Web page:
A member or follower of the religious movement begun by John Huss. After Huss’s execution the Hussites took up arms against the Holy Roman Empire and demanded a set of reforms that anticipated the Reformation. Most of the demands were granted 1436, and a church was established that remained independent of the Roman Catholic Church until 1620.
- A compromise between the Hussites and the Catholic Church was not reached until 1436.
- Both the English Lollards and the Bohemian Hussites were condemned as heretical for their popular condemnation of the sale of indulgences, calls for vernacular translations of the Bible, and free preaching of the gospel.
- It also relied on ruthless suppression or marginalization of those whom it deemed deviants, such as Jews, Cathars, and Hussites.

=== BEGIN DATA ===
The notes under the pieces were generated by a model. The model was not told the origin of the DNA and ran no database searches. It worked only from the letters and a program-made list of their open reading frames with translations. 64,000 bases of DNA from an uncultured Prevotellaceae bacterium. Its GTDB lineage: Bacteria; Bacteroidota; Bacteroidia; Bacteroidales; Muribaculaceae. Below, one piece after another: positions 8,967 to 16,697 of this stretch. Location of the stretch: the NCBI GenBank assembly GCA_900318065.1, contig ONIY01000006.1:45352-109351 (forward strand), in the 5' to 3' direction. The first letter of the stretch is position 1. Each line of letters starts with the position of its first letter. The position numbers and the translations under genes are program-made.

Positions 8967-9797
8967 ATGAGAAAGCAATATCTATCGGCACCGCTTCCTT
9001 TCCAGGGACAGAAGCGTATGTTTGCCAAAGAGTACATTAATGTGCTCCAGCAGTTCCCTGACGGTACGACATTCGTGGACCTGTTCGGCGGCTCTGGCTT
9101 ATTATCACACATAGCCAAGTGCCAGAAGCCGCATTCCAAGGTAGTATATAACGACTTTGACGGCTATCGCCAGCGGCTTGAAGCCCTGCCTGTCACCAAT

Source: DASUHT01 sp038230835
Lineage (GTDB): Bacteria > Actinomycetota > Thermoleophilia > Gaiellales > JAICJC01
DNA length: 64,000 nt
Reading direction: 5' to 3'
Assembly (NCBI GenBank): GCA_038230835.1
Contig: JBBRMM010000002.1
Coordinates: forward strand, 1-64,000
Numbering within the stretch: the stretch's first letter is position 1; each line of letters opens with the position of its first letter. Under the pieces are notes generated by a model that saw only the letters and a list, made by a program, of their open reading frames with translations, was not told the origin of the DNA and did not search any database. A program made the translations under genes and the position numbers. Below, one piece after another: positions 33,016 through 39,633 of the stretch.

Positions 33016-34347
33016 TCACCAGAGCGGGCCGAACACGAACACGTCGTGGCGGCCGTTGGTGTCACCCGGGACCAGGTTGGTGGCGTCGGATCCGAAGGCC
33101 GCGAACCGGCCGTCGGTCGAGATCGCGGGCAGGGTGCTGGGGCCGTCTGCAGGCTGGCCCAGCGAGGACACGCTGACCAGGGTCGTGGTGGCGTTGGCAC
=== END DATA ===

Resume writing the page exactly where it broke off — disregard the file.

Relating to the Hussites.
- In later remarks he called the symposium a ‘significant’ move toward improving relations between Catholics and the Protestant Hussite tradition.
- This church and the reinvigorated Czech Protestants looked to the Hussite legacy for inspiration.
- Nothing could compare with it in geographical breadth or sociological range, certainly not the Hussite revolution of the fifteenth century that was its nearest historical analogue.
- Example sentences
- The cult of worshiping the saints in the Catholic Church was interrupted by Hussitism and its revival.
- It may be argued that Hussitism failed to spread due to the death of its leading exponent.
- The memory of the Huss movement had not completely died out in Poland, and the similarity of Luther's teachings with Hussitism made them popular.
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